The reduced form of nicotinamide adenine dinucleotide phosphate (NADPH) protects against redox stress by providing reducing equivalents to antioxidants such as glutathione and thioredoxin. NADPH levels decline with aging in several tissues, but whether this is a major driving force for the aging process has not been well established. Global or neural overexpression of several cytoplasmic enzymes that synthesize NADPH have been shown to extend lifespan in model organisms such as Drosophila suggesting a positive relationship between cytoplasmic NADPH levels and longevity. Mitochondrial NADPH plays an important role in the protection against redox stress and cell death and mitochondrial NADPH-utilizing thioredoxin reductase 2 levels correlate with species longevity in cells from rodents and primates. Mitochondrial NADPH shuttles allow for some NADPH flux between the cytoplasm and mitochondria. Since a decline of nicotinamide adenine dinucleotide (NAD⁺) is linked with aging and because NADP⁺ is exclusively synthesized from NAD⁺ by cytoplasmic and mitochondrial NAD⁺ kinases, a decline in the cytoplasmic or mitochondrial NADPH pool may also contribute to the aging process. Therefore pro-longevity therapies should aim to maintain the levels of both NAD⁺ and NADPH in aging tissues.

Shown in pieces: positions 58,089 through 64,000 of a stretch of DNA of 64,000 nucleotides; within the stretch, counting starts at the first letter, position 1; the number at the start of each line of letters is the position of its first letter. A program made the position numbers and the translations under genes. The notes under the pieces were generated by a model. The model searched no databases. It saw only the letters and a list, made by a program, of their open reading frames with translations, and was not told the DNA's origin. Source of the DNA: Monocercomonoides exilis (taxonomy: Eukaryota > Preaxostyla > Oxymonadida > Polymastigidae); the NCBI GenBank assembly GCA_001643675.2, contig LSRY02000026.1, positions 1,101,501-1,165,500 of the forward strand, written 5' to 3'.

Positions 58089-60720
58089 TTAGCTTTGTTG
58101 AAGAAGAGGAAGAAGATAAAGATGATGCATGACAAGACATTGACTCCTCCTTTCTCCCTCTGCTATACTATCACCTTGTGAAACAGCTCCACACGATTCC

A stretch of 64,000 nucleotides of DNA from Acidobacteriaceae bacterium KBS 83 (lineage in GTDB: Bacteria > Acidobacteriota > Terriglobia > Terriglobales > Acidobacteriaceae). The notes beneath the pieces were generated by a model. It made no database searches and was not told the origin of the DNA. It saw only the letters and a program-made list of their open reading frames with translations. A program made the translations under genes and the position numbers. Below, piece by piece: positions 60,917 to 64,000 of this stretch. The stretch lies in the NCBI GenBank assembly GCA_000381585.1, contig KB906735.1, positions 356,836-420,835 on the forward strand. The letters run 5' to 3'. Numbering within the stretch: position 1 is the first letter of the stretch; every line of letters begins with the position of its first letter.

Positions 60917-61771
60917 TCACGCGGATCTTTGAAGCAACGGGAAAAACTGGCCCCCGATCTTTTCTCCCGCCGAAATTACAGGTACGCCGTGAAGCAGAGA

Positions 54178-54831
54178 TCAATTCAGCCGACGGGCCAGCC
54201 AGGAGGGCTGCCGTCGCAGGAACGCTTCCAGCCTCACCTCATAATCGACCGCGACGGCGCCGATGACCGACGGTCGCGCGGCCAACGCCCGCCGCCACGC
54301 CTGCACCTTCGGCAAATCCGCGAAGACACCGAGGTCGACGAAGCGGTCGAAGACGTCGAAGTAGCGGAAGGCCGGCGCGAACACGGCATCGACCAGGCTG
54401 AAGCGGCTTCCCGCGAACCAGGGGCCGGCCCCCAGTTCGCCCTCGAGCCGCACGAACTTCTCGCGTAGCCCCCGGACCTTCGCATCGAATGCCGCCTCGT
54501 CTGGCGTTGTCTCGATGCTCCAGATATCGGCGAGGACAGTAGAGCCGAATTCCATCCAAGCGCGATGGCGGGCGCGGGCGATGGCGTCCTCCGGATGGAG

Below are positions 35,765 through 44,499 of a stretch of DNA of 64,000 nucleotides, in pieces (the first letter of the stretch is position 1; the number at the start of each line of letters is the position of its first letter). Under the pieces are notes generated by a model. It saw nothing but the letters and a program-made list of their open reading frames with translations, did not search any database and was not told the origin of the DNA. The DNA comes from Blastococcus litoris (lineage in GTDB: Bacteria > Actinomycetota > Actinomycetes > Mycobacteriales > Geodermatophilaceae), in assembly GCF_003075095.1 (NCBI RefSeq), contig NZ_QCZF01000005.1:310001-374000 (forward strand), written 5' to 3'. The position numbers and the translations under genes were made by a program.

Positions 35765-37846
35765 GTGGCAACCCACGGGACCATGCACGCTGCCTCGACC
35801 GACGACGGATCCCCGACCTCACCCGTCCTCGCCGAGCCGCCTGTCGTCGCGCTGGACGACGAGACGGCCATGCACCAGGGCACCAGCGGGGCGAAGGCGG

Keywords:  C. elegans; Drosophila; NADP; NADPH; aging; glutathione; lifespan; longevity; mitochondrial; nicotinamide adenine dinucleotide phosphate; redox; thioredoxin
    DOI:  https://doi.org/10.3390/nu11030504
  30. Sci Signal. 2019 Feb 26. pii: eaau8544. [Epub ahead of print]12(570):
    Katsuno Y, Meyer DS, Zhang Z, Shokat KM, Akhurst RJ, Miyazono K, Derynck R.